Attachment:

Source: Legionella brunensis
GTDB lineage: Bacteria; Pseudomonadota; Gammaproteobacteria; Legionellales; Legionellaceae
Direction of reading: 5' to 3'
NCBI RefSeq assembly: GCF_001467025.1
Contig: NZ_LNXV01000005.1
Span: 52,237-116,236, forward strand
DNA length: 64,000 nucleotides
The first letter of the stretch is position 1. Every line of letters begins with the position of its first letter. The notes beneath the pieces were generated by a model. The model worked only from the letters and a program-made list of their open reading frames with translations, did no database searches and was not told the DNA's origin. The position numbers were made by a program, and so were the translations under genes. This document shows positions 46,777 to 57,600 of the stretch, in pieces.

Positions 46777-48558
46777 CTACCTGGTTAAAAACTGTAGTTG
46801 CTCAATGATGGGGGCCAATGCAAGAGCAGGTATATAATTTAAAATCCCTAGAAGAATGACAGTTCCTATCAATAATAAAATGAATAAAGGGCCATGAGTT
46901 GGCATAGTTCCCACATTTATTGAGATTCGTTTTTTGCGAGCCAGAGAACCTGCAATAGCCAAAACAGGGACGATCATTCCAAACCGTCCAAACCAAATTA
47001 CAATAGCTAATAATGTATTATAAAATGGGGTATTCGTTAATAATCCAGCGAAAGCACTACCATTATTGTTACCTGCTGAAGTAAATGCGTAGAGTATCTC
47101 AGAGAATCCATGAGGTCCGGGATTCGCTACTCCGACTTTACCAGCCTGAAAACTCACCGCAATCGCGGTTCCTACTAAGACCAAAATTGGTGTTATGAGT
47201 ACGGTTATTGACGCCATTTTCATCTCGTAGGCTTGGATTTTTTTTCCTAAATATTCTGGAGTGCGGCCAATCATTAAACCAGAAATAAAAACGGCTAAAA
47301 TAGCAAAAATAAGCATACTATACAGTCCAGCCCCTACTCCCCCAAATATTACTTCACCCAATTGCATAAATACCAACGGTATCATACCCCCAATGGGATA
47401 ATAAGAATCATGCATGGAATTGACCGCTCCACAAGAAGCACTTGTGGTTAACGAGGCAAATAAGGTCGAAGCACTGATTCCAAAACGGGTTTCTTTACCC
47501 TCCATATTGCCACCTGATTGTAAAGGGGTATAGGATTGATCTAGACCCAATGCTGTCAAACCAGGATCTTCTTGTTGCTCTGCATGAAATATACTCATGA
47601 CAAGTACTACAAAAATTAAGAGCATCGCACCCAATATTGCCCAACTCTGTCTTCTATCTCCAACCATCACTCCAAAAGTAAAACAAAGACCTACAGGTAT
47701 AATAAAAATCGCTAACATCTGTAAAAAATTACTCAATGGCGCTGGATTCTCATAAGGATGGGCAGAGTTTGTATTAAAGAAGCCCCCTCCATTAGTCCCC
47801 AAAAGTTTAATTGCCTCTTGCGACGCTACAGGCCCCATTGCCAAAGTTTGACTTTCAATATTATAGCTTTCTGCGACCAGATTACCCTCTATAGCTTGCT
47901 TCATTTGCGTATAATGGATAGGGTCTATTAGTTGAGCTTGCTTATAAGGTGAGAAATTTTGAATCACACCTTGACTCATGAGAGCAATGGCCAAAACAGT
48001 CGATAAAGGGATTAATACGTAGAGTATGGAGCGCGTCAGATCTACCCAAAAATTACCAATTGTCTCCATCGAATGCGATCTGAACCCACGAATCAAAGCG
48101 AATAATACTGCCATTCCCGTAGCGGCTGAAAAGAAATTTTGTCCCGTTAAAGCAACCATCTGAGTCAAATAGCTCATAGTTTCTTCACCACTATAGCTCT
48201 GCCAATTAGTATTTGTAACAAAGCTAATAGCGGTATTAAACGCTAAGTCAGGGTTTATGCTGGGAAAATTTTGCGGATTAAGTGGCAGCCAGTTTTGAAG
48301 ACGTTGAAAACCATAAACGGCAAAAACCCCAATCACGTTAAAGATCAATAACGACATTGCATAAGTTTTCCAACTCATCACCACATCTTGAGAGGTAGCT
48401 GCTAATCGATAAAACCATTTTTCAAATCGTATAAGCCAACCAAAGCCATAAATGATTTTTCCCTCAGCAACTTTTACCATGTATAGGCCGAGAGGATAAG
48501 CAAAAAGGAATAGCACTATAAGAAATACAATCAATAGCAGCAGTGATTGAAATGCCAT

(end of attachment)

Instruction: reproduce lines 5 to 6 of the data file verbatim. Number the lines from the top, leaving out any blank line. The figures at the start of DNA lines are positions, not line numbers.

Contig: NZ_LNXV01000005.1
Span: 52,237-116,236, forward strand